Felicia Hemans

Frederic Rowton, in Female Poets of Great Britain (1853) 386.

It would be as much out of good taste as it is unnecessary, to prefix a memoir of Mrs. Hemans to this brief estimate of her writings. The melancholy circumstances connected with her history are too generally known already, and should be screened rather than unveiled.

Suffice it say, therefore, that Mrs. Hemans was born in 1793, of a highly respectable family; that she was married early in life to Captain Hemans, from whom she subsequently separated; and that, after a life of singular purity and goodness, she died in 1835.

I think there can be no doubt that Mrs. Hemans takes decidedly one of the most prominent places among our Female Poets. She seems to me to represent and unite as purely and completely as any other writer in our literature the peculiar and specific qualities of the female mind. Her works are to my mind a perfect embodiment of a woman's soul: — I would say that they are intensely feminine. The delicacy, the softness, the pureness, the quick observant vision, the ready sensibility, the devotedness, the faith of woman's nature find in Mrs. Hemans their ultra representative. The very diffuseness of her style is feminine, and one would not wish it altered. Diction, manner, sentiment, passion, and belief are in her as delicately rounded off as are the bones and muscles of the Medicean Venus. There is not a harsh or angular line in her whole mental contour. I do not know a violent, spasmodic, or contorted idea in all her writings; but every page is full of grace, harmony, and expressive glowing beauty.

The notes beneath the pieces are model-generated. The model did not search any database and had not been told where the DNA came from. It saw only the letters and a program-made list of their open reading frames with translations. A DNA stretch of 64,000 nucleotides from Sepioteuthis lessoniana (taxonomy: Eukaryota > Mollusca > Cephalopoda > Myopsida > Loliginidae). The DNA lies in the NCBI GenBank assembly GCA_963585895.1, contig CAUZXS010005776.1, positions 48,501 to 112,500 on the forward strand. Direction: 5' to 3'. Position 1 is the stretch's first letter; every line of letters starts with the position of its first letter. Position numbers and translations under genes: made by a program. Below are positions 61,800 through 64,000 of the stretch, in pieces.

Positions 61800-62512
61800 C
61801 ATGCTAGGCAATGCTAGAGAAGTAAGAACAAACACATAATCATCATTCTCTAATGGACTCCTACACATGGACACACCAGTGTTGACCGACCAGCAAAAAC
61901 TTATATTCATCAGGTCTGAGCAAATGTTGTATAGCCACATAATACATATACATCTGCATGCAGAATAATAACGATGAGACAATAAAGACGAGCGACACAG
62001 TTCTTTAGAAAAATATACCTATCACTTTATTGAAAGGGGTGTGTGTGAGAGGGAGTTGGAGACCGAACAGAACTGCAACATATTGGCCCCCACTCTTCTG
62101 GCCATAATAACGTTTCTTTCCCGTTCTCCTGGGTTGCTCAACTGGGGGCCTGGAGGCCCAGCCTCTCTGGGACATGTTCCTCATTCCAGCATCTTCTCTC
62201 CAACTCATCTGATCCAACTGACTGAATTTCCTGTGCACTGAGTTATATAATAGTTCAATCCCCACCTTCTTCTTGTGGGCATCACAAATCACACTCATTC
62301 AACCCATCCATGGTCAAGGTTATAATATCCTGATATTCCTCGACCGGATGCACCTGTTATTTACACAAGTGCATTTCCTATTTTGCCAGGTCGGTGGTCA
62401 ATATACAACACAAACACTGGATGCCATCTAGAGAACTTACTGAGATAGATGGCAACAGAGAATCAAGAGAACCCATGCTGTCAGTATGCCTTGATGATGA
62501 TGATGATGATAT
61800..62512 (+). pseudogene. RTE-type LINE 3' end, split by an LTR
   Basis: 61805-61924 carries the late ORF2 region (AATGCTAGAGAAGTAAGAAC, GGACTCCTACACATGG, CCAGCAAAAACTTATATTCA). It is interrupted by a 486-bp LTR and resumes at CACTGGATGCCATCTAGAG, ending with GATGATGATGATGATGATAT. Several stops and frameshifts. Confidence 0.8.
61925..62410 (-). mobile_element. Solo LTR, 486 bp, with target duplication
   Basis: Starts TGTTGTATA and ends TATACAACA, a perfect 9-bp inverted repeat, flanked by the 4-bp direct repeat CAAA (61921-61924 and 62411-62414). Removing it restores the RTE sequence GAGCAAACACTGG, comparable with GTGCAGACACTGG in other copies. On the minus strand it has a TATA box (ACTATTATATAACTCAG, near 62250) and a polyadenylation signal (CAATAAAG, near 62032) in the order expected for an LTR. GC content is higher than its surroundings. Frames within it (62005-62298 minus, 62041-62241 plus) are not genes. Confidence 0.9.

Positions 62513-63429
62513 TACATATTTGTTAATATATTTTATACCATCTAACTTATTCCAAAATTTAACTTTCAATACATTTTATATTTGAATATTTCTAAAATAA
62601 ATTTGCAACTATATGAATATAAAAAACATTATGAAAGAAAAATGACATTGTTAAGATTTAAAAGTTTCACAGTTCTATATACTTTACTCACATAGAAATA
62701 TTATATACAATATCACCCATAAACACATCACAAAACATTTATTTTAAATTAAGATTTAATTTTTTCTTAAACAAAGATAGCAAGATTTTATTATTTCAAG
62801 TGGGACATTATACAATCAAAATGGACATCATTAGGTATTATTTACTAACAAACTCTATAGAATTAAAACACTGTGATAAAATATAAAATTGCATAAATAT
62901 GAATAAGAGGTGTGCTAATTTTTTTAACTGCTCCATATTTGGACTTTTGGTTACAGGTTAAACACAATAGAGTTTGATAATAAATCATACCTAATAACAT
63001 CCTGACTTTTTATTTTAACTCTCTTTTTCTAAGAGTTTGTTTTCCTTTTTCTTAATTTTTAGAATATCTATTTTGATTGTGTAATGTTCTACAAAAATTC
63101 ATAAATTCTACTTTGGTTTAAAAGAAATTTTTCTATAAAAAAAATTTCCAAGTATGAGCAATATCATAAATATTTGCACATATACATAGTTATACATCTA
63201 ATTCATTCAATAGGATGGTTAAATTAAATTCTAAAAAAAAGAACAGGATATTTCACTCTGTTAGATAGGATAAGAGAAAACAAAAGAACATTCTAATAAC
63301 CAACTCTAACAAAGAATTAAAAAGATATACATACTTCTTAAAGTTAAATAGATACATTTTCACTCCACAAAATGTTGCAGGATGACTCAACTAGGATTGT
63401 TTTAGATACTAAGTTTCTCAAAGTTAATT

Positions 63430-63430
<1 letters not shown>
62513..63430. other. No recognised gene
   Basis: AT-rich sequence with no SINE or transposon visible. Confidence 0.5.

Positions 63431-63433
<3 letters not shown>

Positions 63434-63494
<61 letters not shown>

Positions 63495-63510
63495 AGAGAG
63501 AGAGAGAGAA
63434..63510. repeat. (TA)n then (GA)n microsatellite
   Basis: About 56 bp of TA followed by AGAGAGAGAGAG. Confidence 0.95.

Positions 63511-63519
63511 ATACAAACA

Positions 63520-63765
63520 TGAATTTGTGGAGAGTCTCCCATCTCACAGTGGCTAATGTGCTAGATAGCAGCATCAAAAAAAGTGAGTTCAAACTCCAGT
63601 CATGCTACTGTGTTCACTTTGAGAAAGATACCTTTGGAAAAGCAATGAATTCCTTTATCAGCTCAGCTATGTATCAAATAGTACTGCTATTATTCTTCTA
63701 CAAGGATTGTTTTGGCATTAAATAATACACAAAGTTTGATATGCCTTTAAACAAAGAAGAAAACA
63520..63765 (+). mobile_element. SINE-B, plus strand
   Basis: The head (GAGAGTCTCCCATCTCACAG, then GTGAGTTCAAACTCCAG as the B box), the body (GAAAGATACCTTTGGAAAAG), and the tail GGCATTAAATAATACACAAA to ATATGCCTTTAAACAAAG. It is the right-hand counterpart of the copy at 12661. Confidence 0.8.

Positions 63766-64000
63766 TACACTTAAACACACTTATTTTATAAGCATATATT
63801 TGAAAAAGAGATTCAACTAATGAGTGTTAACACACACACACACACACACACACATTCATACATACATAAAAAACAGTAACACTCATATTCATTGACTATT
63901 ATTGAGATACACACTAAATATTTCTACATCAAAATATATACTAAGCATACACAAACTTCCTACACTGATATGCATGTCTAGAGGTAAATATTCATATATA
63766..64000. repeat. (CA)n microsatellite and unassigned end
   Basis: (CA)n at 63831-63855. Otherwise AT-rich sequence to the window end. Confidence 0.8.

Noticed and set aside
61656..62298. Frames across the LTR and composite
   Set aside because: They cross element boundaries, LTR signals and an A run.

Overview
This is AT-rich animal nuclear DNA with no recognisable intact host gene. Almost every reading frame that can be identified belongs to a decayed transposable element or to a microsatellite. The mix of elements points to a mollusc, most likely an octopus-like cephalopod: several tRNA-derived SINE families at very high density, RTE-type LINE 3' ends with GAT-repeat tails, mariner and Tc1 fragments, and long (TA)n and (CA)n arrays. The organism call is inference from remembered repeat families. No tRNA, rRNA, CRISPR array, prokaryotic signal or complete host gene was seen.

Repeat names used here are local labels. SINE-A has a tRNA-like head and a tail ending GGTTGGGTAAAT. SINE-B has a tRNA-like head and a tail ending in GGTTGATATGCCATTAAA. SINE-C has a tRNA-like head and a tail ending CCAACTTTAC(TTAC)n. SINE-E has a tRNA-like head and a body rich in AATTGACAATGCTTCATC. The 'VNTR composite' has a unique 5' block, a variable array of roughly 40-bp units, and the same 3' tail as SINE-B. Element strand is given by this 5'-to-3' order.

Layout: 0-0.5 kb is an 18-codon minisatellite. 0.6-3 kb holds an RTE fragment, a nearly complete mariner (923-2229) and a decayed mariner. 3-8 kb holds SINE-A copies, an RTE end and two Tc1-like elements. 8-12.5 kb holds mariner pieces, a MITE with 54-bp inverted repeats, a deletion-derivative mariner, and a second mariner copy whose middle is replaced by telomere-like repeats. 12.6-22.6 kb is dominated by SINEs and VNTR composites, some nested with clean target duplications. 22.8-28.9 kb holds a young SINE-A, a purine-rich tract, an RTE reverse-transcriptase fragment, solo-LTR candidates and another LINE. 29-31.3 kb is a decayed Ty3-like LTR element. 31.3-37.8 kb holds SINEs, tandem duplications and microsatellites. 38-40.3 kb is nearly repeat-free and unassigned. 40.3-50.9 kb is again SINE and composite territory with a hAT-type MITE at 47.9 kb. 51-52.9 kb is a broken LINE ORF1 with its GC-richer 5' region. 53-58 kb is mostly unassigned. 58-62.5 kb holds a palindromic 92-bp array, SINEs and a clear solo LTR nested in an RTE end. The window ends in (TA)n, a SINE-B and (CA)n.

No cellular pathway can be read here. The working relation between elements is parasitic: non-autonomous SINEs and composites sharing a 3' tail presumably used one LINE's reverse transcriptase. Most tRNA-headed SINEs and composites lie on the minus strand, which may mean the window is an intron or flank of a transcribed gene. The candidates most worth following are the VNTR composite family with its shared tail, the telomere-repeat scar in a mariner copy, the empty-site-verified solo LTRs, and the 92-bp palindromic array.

In nothing can one trace her feminine spirit more strikingly than in her domestic home-loving ideas. Her first volume, written before she was fifteen, is chiefly about home: it is entitled The Domestic Affections; and is full of calm sweet pictures of most gentle and refining tendency.

I would particularly refer the reader to that exquisite passage in the poem where Domestic Bliss is compared to the Violet, smiling in the vale. The image is very purely conceived, and the spirit and treatment of it are most spiritual and elevating.

No where, indeed, can we find a more pure and refined idea of home than that which pervades Mrs. Hemans's writings on the subject. She reproduced the conception in very many instances, and always with the same chasteness. The beautiful lines entitled The Homes of England, in which every class is made to participate in domestic pleasures; those called A Domestic Scene, where the father is represented as reading the evening Psalms in the soft sunset, while on his face shines—

A radiance all the spirit's own,
Caught not from sun or star;

and many more passages of similar character, might be cited in illustration.

And not only of the homes of earth has Mrs. Hemans a fervent and beautiful conception; but of a

home more pure than this
Set in the deathless azure of the sky,—